Volume 23 Issue 3, Fall 2018
by Steve Allen
It would be a good bet that just about everyone reading this review loves to be out in nature. If you were asked why that is, you might respond that you love fresh air, the sounds of birds singing, or the smell of flowers. But are there deeper physical and psychological benefits to getting out of the house or office and spending time outdoors? That is the question Florence Williams, a contributing editor to Outside magazine, sets out to explore in The Nature Fix.
As it turns out, many psychologists and neuroscientists are trying to answer that question. Humans evolved in the savannas of Africa and are genetically predisposed to being out in nature, but are increasingly moving to cities. As of 2008, more than half the world’s population live in urban areas, and that percentage increases every day. In a very real sense, we are divorcing ourselves from our genetic heritage, and these scientists theorize that we have a biological need to get back to the natural world.
Williams speaks with many researchers and participates in numerous experiments designed to determine what are the benefits of being out in nature, and exactly how much nature creates the optimum benefit for people. Williams finds that her blood pressure decreases by a few points after a walk in the woods. In some tests, she hikes with electrodes attached to her head, and in others her cortisol (the human body’s main stress hormone) level is tested before and after a hike. Other trials seem more questionable, as they involve sitting in a university computer lab looking at pictures of nature on a screen. All of these experiments tend to show that there is some measurable benefit to being out in nature, but even that result is controversial as it is unclear whether that benefit derives from contact with nature or simply from getting out of our day-to-day routine.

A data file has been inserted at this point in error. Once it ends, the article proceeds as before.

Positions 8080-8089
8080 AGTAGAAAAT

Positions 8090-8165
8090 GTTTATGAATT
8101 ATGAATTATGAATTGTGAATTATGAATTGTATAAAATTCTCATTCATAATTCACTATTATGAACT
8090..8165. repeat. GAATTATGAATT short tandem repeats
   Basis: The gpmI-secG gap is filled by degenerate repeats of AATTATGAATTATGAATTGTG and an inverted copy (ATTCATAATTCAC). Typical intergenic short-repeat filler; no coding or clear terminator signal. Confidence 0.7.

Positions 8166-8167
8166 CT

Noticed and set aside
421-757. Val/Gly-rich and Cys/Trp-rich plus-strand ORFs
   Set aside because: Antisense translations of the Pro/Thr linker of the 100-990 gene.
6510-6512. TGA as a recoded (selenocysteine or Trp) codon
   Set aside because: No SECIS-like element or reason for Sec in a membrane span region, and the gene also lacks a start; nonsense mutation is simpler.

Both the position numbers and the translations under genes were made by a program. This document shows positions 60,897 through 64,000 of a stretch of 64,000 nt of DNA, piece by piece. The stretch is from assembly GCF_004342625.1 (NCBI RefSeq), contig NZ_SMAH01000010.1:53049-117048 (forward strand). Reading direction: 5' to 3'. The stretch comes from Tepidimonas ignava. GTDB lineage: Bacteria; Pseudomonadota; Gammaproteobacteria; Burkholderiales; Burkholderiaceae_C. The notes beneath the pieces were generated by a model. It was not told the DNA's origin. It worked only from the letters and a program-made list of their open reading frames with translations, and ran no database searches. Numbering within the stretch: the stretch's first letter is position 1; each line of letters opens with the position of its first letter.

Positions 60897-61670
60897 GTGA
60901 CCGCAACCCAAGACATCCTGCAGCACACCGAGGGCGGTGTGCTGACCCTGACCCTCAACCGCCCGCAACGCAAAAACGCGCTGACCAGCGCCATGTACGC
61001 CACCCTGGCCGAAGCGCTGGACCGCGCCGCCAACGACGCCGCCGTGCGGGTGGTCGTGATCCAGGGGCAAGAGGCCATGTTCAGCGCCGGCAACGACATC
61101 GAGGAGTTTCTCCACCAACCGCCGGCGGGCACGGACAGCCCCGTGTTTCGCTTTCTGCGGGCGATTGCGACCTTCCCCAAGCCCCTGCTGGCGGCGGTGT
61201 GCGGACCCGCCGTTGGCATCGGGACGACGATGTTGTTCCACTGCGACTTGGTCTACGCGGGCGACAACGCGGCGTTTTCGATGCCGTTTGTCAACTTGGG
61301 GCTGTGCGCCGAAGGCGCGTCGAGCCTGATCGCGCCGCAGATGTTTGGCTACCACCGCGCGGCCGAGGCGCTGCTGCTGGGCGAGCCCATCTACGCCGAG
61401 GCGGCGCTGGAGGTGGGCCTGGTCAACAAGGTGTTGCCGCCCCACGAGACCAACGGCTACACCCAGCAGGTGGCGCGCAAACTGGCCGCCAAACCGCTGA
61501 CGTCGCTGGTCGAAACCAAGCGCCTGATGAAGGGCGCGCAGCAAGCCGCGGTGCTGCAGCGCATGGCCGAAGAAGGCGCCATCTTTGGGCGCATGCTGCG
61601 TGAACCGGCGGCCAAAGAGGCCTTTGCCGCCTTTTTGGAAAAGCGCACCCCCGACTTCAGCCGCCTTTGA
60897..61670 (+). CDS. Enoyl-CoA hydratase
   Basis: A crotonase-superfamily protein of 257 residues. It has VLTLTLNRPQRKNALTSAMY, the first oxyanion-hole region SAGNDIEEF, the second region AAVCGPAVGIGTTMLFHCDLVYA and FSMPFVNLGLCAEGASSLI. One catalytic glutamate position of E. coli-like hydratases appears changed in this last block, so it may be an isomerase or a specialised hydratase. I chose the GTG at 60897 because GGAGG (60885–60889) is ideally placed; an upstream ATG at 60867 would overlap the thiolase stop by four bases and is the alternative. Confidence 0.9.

Her research takes Williams around the world. She visits Japan for shinrin yoku (“forest bathing”) in national parks outside Tokyo. She goes wilderness hiking with neuroscientists in Utah, to the “healing forests” of South Korea, to the fitness trails of Finland, and to the modern park complexes in Singapore. She spends some time with war veterans with PTSD on a wilderness trip on the Salmon River in Idaho, and with teens with ADHD on a similar trip in West Virginia.
At the end of this journey, Williams introduces us to the concept of a nature pyramid like the familiar food pyramid, with daily doses of fresh air in our backyard or a nearby park at the base, weekly or monthly visits of at least one hour to wilder parks, trails or waterways in the center, and occasional trips to more remote wilderness areas at the apex.
The Nature Fix is an engaging world tour that should be read by all of us who enjoy being out in nature, which is to say by all of us.